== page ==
As a practitioner of Chinese Medicine, I am commonly asked why someone would come in and see an acupuncturist rather than their primary care physician. There is an inherent skepticism in this query which is completely natural given the sociological climate in which we live, and thus in dedicating myself to learning this medicine and aligning with the forces of nature that are constitutionally found in all living beings, I have also taken on the considerable philosophical commitment to redefine this question. What is acupuncture and how does it work, or more specifically, can acupuncture be used to treat my disease?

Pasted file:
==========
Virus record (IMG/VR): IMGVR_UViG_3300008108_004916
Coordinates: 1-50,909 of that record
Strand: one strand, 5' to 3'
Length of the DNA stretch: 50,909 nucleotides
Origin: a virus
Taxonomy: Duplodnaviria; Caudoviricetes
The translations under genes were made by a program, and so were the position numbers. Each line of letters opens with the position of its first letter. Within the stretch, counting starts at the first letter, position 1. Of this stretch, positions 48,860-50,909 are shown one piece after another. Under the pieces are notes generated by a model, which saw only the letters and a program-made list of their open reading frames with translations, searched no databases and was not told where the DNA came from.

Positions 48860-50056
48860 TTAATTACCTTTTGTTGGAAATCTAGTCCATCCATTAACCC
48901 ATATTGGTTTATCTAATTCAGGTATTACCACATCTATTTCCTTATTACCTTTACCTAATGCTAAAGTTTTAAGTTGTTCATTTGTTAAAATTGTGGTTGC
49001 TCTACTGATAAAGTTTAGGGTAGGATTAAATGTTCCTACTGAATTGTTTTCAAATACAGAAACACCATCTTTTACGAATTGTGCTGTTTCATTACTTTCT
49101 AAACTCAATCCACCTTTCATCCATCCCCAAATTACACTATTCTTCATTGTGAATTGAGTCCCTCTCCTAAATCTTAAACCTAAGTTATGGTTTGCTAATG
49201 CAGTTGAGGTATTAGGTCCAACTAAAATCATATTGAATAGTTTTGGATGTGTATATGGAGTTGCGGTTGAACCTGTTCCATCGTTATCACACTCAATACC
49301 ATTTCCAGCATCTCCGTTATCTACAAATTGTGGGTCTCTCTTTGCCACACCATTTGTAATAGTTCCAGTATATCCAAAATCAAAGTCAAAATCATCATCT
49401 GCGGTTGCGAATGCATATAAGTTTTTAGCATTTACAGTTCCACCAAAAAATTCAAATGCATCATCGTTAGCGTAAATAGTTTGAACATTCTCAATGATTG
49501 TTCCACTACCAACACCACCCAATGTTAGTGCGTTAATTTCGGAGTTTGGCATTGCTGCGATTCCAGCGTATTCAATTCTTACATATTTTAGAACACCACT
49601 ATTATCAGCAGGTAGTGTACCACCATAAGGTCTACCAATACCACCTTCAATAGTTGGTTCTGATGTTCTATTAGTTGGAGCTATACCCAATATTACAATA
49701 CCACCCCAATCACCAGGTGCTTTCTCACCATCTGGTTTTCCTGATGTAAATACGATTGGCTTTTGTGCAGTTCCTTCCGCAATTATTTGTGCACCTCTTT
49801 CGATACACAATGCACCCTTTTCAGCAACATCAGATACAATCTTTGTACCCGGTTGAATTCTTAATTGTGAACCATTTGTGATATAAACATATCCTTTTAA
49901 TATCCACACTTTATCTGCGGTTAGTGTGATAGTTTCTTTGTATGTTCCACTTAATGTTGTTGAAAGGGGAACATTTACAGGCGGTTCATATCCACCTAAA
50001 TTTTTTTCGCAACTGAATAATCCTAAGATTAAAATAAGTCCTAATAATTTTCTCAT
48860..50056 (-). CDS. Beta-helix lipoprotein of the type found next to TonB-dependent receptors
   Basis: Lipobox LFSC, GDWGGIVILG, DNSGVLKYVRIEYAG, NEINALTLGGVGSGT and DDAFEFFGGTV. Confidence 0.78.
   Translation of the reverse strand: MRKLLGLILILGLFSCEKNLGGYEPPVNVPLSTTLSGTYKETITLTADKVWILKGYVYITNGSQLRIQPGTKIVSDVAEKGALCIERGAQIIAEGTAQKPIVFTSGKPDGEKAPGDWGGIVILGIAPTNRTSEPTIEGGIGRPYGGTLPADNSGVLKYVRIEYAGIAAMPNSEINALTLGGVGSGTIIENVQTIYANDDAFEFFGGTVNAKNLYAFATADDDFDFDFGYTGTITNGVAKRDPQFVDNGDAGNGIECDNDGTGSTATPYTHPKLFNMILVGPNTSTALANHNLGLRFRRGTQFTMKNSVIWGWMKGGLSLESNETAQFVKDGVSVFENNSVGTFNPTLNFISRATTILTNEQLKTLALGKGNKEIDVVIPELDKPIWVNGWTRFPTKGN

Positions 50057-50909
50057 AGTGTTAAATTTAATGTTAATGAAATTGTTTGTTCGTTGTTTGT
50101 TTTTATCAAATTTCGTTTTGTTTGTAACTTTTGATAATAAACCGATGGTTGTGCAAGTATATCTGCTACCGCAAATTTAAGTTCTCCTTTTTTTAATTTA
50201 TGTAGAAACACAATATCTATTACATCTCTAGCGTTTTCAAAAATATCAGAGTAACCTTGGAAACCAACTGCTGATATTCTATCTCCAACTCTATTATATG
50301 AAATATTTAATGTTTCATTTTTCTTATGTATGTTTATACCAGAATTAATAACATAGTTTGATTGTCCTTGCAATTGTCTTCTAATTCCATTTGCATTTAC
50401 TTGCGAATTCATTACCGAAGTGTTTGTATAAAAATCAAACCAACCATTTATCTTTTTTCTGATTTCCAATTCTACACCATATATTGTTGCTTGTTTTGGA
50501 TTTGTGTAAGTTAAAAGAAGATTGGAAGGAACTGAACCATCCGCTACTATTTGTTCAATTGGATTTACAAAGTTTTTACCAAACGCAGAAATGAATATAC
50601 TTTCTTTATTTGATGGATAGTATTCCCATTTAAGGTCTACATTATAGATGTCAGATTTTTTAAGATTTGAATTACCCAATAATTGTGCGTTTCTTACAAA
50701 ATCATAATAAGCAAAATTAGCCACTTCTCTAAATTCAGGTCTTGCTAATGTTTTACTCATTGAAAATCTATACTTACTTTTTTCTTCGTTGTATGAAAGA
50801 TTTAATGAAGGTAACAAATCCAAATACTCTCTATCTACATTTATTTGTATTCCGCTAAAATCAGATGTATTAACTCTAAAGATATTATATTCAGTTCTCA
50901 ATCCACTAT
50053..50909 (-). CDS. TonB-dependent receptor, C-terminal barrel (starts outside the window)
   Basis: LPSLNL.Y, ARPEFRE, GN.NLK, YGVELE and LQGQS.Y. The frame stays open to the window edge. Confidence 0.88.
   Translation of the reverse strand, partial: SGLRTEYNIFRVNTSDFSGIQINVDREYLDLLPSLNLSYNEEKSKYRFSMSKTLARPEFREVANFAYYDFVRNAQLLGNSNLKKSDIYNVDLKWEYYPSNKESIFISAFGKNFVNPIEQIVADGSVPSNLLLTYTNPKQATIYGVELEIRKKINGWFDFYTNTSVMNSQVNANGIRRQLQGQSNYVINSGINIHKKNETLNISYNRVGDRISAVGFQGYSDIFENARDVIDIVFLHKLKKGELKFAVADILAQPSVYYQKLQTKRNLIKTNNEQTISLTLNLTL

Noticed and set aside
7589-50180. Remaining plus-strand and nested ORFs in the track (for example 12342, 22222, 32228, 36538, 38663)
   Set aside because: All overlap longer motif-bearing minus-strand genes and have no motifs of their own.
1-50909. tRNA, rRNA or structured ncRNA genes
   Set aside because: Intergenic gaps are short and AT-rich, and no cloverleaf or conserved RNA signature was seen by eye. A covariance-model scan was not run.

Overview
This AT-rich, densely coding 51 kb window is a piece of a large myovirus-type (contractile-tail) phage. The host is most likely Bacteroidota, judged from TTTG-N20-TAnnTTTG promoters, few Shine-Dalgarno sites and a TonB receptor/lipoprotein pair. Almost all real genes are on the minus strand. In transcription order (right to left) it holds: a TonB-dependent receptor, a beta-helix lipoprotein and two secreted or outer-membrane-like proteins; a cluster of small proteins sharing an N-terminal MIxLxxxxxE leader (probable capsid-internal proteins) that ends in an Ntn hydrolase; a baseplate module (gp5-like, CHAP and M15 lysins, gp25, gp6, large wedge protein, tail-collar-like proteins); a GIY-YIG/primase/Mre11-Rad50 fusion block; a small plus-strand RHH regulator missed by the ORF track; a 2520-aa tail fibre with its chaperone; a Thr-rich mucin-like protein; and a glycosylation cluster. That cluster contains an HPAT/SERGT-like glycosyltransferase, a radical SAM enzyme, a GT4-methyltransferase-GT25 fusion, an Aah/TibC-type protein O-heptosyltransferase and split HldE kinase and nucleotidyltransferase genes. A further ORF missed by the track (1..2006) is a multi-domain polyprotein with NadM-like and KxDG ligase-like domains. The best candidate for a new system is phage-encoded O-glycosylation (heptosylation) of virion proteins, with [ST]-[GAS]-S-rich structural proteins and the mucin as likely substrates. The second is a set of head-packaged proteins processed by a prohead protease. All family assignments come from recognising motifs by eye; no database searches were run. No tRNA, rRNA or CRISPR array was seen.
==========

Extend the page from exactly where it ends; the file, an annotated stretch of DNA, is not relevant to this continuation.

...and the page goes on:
This question, while simple enough in it’s intention is derived from an ideology that exists to push forward in a linear dimension while correcting and repairing the things that break along the way. Chinese medicine was cultivated in a tradition that continually redefines itself in the present and attempts to align the individual with the energetic resonance that exists between heaven and earth (breath and substance). Therefore, asking whether a labeled illness, given by a system of medicine that aims to combat disease by using remedies which restrain or neutralize symptoms, will be cured by way of Chinese medicine is intrinsically flawed. It is akin to trying to rent ice skates at a bowling alley; both sports are inherently complete in and of themselves and have unique value. This is not to say that the possibility of uniting the forces indigenous to each does not exist (in the ice skating/bowling metaphor this would be the Canadian sport of curling?) it is an ever growing modality that is labeled traditional Chinese medicine. Though given the epithet ‘traditional’, TCM strives to serve the contemporary scientific language of allopathic medicine. In the practice of Five Element acupuncture, a more historical approach, diagnosis is attained through the lens of seeing the person as they are in their most balanced and whole state, and treating them by way of rectifying any qi imbalance keeping them from being so. Acupuncture addresses the symptom by looking at the individual who is presenting with that imbalance and considering the pattern or series of patterns that led up to the lack of equilibrium that they are experiencing. Often, unless the patient is a child or has a very acute symptom, the pattern has become a very practiced way of being in the world and may take a significant amount of redefining to rectify the proper flow of qi. Ultimately the most important tenet of five element acupuncture is to return a person to the unique individual that they are, standing in alignment between heaven and earth. This is accomplished by seeing them as already whole, rather than by defining them by what has gone wrong along the way.